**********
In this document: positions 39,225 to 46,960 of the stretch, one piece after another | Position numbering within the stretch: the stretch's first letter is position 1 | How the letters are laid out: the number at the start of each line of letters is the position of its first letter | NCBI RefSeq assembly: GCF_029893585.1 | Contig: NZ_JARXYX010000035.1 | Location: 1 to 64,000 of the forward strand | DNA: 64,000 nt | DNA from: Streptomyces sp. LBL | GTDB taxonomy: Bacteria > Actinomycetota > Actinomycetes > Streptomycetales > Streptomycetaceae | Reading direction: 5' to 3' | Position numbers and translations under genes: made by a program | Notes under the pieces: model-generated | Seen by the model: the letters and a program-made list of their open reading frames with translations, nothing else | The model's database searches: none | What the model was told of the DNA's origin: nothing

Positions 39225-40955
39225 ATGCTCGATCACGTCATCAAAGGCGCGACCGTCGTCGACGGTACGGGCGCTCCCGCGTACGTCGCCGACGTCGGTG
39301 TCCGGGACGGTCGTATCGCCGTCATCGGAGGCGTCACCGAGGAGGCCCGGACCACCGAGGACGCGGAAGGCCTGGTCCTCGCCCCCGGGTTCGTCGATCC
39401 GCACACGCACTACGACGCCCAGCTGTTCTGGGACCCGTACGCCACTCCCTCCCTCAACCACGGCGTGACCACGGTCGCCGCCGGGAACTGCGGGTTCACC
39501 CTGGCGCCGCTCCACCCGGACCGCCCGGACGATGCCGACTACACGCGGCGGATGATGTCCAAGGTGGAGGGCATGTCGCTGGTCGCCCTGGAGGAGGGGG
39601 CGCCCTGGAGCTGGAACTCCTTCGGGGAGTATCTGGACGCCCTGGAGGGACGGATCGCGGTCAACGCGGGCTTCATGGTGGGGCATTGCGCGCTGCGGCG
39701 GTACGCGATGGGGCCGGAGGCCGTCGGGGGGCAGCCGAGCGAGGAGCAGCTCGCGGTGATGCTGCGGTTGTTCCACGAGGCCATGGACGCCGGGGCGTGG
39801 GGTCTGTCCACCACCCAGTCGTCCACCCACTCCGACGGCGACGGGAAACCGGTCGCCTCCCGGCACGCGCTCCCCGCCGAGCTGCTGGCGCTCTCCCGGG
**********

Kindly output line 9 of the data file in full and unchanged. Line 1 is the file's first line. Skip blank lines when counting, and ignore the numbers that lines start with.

39801 GGTCTGTCCACCACCCAGTCGTCCACCCACTCCGACGGCGACGGGAAACCGGTCGCCTCCCGGCACGCGCTCCCCGCCGAGCTGCTGGCGCTCTCCCGGG